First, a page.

In the demand-based approach, feeder-level farmer committees or other representational bodies of farmers assume the responsibility of ascertaining members' requirements of power, and provide a power supply schedule to the utility for a fixed number of allowable hours for each season. This is a modified version of agronomic scheduling in which the power utility's research and monitoring task is assumed by feeder committees. This may make it easier to generate demand schedules but more difficult to serve it. Moreover, the organizational challenge this approach poses is formidable.
Tube well irrigators outside canal commands justify demands for power subsidies by comparing their lot with canal irrigators who get cheap canal irrigation without any capital investment of their own. However, under the present degenerate flat tariff, tube well irrigators often have the best of both worlds. At 10 h/day of power supply, an Andhra Pradesh tube well irrigator could in theory use 300-500 m3 of water every day of the year. In contrast, under some of the best canal commands, farmers get irrigation for 10-15 times in an entire year. In this approach, power rationing aims to remove the inequity between tube well and canal irrigators by scheduling power supply to mimic the irrigation schedule of a benchmarked public irrigation system. This can drastically reduce power subsidies from current levels, but for that very reason, will face stiff resistance from tube well-irrigating farmers.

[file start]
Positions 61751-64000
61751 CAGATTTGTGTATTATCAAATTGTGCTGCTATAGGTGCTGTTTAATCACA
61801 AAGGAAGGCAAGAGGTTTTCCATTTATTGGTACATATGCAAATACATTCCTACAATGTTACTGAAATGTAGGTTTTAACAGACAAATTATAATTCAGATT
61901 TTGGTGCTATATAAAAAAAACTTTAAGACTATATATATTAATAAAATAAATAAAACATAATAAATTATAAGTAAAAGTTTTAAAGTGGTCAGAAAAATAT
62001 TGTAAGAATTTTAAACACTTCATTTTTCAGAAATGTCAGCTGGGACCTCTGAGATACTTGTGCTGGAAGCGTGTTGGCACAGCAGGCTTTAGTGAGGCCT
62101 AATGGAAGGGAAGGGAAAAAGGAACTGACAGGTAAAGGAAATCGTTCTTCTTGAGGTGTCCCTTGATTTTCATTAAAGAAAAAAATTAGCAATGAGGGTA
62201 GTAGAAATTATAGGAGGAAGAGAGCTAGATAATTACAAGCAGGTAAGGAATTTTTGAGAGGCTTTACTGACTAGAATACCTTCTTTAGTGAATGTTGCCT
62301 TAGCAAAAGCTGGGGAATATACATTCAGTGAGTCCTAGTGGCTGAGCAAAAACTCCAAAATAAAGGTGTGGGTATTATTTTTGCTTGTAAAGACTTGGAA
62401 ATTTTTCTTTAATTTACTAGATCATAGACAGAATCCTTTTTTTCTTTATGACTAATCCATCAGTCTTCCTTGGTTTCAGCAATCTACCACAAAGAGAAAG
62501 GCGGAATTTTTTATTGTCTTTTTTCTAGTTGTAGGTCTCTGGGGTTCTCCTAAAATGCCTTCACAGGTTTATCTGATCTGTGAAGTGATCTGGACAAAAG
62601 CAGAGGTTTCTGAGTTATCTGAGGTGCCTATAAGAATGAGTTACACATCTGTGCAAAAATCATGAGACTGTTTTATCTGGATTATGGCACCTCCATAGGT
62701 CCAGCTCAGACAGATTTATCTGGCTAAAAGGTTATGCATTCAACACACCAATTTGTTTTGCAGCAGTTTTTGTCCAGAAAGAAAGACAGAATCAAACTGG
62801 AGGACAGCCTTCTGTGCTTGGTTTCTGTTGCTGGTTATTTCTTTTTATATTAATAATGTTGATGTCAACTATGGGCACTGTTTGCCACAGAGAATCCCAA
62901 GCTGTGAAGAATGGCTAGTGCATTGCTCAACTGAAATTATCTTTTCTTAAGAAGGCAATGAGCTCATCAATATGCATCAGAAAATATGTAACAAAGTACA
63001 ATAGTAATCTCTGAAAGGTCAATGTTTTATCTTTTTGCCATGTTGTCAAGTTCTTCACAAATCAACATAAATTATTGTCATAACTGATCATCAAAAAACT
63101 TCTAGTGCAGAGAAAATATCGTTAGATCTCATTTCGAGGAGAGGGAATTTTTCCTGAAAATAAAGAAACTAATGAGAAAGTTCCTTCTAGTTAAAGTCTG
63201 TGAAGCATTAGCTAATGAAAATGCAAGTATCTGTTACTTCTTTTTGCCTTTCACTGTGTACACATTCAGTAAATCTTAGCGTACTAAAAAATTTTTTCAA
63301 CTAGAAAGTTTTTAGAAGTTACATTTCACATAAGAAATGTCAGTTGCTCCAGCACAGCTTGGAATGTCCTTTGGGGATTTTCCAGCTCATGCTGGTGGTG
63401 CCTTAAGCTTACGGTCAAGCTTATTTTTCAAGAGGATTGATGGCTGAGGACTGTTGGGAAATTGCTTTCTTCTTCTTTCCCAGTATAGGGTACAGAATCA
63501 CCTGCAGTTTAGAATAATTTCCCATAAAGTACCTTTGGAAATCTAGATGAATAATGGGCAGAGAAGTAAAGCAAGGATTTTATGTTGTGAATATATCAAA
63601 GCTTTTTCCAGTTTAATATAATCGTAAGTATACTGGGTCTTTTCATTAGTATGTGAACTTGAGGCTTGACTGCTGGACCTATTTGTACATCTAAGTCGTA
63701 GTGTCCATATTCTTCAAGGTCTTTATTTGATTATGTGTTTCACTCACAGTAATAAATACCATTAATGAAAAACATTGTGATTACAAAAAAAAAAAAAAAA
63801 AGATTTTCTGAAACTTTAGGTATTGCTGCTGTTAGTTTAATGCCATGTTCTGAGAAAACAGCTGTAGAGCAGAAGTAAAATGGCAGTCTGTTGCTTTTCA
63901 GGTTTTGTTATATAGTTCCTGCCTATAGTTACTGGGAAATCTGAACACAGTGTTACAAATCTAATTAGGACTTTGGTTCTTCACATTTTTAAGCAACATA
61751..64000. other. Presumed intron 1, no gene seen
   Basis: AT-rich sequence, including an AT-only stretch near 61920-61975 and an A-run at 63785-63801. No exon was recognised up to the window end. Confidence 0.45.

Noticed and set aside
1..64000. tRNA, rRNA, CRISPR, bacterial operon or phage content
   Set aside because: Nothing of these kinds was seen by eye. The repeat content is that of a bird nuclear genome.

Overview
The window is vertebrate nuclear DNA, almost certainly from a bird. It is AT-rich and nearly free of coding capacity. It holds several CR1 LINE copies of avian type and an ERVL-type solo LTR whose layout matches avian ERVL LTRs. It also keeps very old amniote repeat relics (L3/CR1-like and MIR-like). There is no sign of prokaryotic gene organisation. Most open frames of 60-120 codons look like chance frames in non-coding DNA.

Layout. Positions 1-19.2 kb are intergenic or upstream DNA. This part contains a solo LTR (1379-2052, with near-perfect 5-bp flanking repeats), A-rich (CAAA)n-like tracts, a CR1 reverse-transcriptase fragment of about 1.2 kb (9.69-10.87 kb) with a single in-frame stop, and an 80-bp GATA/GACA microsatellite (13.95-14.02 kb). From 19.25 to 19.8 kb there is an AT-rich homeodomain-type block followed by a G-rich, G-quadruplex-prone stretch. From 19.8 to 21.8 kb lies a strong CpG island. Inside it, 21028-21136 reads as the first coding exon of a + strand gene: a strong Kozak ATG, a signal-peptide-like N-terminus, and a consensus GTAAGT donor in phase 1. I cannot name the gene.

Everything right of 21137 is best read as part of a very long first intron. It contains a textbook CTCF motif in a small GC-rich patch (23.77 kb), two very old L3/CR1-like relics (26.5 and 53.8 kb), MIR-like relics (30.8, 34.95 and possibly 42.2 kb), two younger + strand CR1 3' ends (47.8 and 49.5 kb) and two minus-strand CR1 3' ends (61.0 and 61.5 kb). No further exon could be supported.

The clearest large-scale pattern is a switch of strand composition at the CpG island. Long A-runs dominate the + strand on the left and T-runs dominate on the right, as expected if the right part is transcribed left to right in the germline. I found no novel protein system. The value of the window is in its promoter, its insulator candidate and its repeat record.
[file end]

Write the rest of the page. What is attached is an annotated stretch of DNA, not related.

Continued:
An approach to rationing that is simpler to administer is to divide the state into, say, seven zones, each assigned a fixed day of the week when it gets 20 h of uninterrupted, quality power throughout the year; on the rest of the days, it gets 2 h. This is somewhat like a weekly turn in the wara-bandi system in canal irrigation systems in India Punjab and Pakistan Punjab. The advantages of this approach are: (i) it is easy to administer; (ii) agricultural load for the state as a whole remains constant, so it becomes easy to manage for SEB also; (iii) level of subsidies are controlled; and (iv) power supply to each zone is predictable, so farmers can plan their irrigation easily. Disadvantages are: (i) farmers in deep water table areas or areas with poor aquifers (as Saurashtra in Gujarat) would be unhappy; and (ii) zonal rostering will not mimic seasonal fluctuations in irrigation demand as well as agronomic rationing would do.
The zonal roaster can help farmers plan their cropping pattern and irrigation schedules by reducing uncertainty in power supply but it does not do much to improve the 'fit' between irrigation need and power supply across seasons. In most of India, for instance, following the same zonal roaster for kharif and rabi seasons makes little sense. Modifying the zonal roaster system so that power supply offered is higher in winter and summer than in monsoon season would improve the seasonal fit as well as reduce uncertainty.